10 Things To Know About Cheerwine, the Beloved Southern Soft Drink
Back In 1917, general store owner L. D. Peeler had a dream of making a new soft drink. There was only one problem: there was a sugar shortage across the South, and the rest of the U.S., too. That meant Peeler had to devise a drink that tasted good, but had less sugar. The answer came to him in the form of a salesman visiting from St. Louis who was peddling a wild cherry flavor that packed a punch and made for a memorable soft drink even without all the sugar. Soon enough, Peeler was selling Cheerwine, a unique cherry-flavored cola from his Salisbury, North Carolina store. The so-called “Nectar of North Carolina” was such a hit that he started to sell it to other stores and then expanded from there, founding the Carolina Beverage Corporation & Cheerwine Bottling Company to keep up with demand for the popular drink.
These days the “uniquely Southern” drink has a cult following with legions of devotees, including Southern chefs using Cheerwine as an ingredient in everything from donuts to barbecue sauce.
Here are a few things you may not know about Cheerwine:
1. Cheerwine was the first bottled cherry soda
While Cheerwine may not have been as popular as Cherry Coke or Wild Cherry Pepsi, it beat them on to grocery store shelves by decades
2. It never contained wine or any kind of alcohol
While Cheerwine’s name certainly makes it sound like it has a little hooch in it, according to the company, the name came from the soda’s burgundy-red color that looks a bit like wine, and the cheery nature of the effervescent drink.
3. It's made by the oldest, continuously operated, family-owned soda company in the U.S.
L.D. Peeler founded the Carolina Beverage Corp. and Cheerwine Bottling Co. in 1917, and when he passed away in 1931, his son Clifford took over the company. It’s been in family hands ever since.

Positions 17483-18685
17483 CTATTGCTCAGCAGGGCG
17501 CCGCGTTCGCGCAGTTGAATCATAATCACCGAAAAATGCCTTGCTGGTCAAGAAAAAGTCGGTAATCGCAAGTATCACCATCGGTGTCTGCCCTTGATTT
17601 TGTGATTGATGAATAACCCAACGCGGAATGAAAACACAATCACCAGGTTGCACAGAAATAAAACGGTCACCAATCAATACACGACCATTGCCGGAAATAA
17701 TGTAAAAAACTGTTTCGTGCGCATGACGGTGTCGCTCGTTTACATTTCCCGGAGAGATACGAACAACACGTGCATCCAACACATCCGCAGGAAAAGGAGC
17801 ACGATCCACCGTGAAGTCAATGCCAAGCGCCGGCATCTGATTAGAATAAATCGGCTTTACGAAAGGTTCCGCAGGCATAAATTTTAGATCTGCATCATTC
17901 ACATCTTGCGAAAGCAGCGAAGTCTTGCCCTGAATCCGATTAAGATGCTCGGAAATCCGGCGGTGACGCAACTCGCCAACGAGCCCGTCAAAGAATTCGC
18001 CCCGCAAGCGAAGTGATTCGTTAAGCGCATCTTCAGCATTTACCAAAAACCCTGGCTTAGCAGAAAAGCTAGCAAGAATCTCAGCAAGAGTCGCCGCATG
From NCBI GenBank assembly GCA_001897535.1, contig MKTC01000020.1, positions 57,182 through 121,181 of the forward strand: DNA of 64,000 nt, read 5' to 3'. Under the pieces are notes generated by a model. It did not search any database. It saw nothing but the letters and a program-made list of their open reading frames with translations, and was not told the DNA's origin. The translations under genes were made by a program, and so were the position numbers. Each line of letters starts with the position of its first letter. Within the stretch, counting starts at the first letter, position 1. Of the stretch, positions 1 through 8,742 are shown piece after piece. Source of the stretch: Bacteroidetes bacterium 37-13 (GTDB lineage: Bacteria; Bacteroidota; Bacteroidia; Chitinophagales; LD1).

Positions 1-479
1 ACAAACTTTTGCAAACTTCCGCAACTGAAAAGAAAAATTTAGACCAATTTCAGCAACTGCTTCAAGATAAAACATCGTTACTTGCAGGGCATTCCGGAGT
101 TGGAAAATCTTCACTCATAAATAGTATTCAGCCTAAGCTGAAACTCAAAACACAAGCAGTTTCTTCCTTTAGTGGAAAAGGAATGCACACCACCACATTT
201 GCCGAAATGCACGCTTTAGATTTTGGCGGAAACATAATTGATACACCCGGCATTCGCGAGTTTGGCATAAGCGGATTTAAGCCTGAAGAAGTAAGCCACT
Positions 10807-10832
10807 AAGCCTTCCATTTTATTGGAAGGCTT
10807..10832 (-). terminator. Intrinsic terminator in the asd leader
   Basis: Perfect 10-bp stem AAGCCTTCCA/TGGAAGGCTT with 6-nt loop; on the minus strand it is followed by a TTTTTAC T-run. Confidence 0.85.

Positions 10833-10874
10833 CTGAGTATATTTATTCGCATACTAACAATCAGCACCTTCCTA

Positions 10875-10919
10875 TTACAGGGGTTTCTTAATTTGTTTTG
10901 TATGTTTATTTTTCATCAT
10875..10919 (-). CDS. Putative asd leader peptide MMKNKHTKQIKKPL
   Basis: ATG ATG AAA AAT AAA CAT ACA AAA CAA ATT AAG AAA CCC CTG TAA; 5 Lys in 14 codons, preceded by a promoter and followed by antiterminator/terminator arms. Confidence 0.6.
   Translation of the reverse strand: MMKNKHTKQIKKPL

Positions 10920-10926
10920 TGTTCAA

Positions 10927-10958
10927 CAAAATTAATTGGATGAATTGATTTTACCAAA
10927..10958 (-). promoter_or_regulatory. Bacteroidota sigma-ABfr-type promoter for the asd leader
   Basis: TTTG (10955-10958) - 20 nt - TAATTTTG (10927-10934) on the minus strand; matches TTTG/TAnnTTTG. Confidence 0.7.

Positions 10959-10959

4. Cheerwine helped in World War II
According to the company’s website, when war came, Clifford Peeler donated scrap metal to the war effort including the company’s first Dixie Filler machine, old signs, and other pieces of memorabilia. Per the website, “Rumor has it, some soldiers claimed to have been able to vaguely make out a Cheerwine logo in metal on the hull of the USS Intrepid.”
5. Presidents love Cheerwine
Cheerwine has a few fans in the White House. Back in 1953, when President Eisenhower was given a taste of the cherry soda, he enjoyed the flavor so much it rendered him nearly mute, blurting out, “Ike likes!” In 1992, President George H.W. Bush, Sr. attended a 4th of July celebration in Salisbury, N.C. and enjoyed a Cheerwine too.
6. It’s included in the collection of theNorth Carolina Museum of History
Cheerwine has made such an impact on the State of North Carolina and its residents, that it has earned recognition in the North Carolina Museum of History.
7. It’s an official part of a Southern Handshake
Barbecue restaurants have been serving icy cold bottles of Cheerwine for over 100 years. It’s such a natural pairing that it became known as a “Southern handshake”—barbecue in one hand and a Cheerwine in the other. In 2015, they made it official when the National Barbecue Association named Cheerwine as its official soft drink.
8. It was a North Carolina specialty until recently
It wasn’t until 2017, a hundred years after the company was founded, that people in all 50 states were able to enjoy a cold bottle of Cheerwine. Now, the company works with the Pepsi Bottling Company, to spread its “Born in the South, Raised in a Glass” taste across the country.
9. It has its own fan club
Cheerwine has a lot of diehard fans, so it was only a matter of time before they formed an official fan club. The Cheerwine Authentic Soda Society was formed in 2015. Want to join? Sign up here and check out the Cheerwine Tastemakers group on Facebook.